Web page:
It was a relatively meaningless bowl (loss) for program, but preparations and game night performance gave the player later dubbed, "The Shark," something to build on entering his junior season, a yea in which he finished as a finalist for the Biletnikoff Award presented annually to the nation's best receiver.
Nine seasons later, sophomore wide receiver Chris Brown also secured five receptions -- a career-best -- in a relatively meaningless bowl (win) for the Irish. Brown had just 12 career catches to his credit prior, and he, like Samardzija, entered the bowl game in search of something he'd yet to achieve while wearing the blue and gold.
Consistency. At least for four quarters.
Now a junior, Brown believes those first steps taken in Manhattan last December will yield a meaningful leap this fall.
"I guess I can see a more confident player," said Brown when he watches himself on film after practice. "A player that wants to be that rock-force. I used to have problems with consistency. I'm trying to string together consistent plays, to consistent (five-minute practice) periods, to consistent practices, to consecutive games."
According to his head coach, Brown achieved a portion of that through 2014's first seven practices. The junior's ascent, however, started prior to August's first whistle.
"He had a great mentor in T.J. Jones," Brian Kelly said. "He saw the growth of TJ and kind of mirrored that. And then saw an opportunity when DaVaris (Daniels) was not with us, Chris really, by de facto became the veteran of that group. He was put in a leadership position in the spring and really kind of took off. I think the circumstances led to him emerging at that position."
"When you see some light at the top, you take hold. He was clearly this week our best receiver this week, consistently. Route-running, releases. Has to be more consistent catching the football, but clearly he was our best this week."
Better because he's stronger, better because of greater attention to detail, and better because he listened to a veteran that likewise broke through in his third season under the Dome.
"TJ showed me how to be a savvy, composed receiver," said Brown. "I used to be, not nervous, but I would think too much. He told me to slow the game down and really work on my craft as far as, don't just run a 14-yard route at 14 yards, and break. But how to stem (routes), work (defenders). He showed me the way, and I'm trying to follow what he did and hopefully I'll have the same success."
Savvy alone won't produce the results Brown and the Irish covet against Notre Dame's daunting slate. A little added muscle to augment his elite football speed was necessary as well.
"It's definitely helped me a lot with releases," said Brown of added strength and nearly 25 pounds since his enrollment in summer 2012. "Not so much getting off the line because I could shift myself (free) off the line, but in terms of top-of-the-route speed, the in-routes where I can (hand-fight) and make the tough catch. Those are little things I learned from getting stronger."
He learned another valuable skill from Jones: self-assessment.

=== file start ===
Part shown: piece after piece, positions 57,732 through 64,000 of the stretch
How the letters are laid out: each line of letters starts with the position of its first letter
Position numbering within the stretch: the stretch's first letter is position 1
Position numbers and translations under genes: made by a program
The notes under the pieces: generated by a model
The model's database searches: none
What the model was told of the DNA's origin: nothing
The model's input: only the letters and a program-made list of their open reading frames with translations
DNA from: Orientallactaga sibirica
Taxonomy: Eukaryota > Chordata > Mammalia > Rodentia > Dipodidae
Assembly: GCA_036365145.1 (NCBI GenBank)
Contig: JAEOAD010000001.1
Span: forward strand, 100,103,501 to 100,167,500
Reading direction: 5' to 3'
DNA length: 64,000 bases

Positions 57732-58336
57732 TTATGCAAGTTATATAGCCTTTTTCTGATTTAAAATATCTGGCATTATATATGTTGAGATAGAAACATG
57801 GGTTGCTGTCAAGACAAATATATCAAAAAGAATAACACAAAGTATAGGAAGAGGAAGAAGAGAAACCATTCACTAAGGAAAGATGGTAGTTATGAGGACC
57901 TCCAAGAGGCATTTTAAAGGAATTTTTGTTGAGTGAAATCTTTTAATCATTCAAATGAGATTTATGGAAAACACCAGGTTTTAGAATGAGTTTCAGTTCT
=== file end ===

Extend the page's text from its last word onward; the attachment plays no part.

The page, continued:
"I am my biggest critic," Brown offered. "Whether I have a good day or not, I feel like I have to be that much better every single day. It's not about numbers, it's that I expect to be somebody everyone can count on. If I can say that, everything else will fall into place."
Third-Year Steal?Kelly introduced Chris Brown at a 2012 Signing Day press conference by referring to the then star prep triple-jumper with the following analogy: "I think if we were talking from an NFL standpoint, and I was the general manager after draft day, we would consider this young man a 'steal of the draft,'" he said.
At both the NFL and college level, steals or so-called sleepers often take time to develop. And Year 3 has proven to be one in which dozens of Kelly-era Irishmen have made their greatest strides.
"My freshman year it was just knowing what I had to do," Brown admitted. "My sophomore year I learned about the whole offense in terms of plays and the concepts. Now, I don't have to think about that anymore. I can just play and I know where I fit in and the timing (of others).
"You feel more savvy, you feel more comfortable, more sound. You don't have to think about what you do, you just do it. That's when you start to become a good player."
And that's when a top-level Kelly receiving target can begin to make his presence felt all over the field -- left, right, slot, and anywhere in between.
"I"m developing as a whole receiver," said Brown of his recent strides. "I can be plugged in almost anywhere on the offense. It gives me the opportunity to be moved around and fit (anywhere)."
He'd even, apparently, be a nice fit on Notre Dame's track team. The former high school triple jumper admitted he's been in communication with program track coach Alan Turner.
Though it's not necessarily a two-way conversation.
"I literally talk to him every other semester," Brown said with a chuckle when asked if his triple-jump past could be part of his future.
"I still got it, I still have a little bit of explosion. Ask (strength and conditioning) Coach (Paul) Longo. I'm getting explosive."
Maybe not literally, but at least figuratively it appears Brown is prepared to make the leap that matters to Irish football fans in 2014.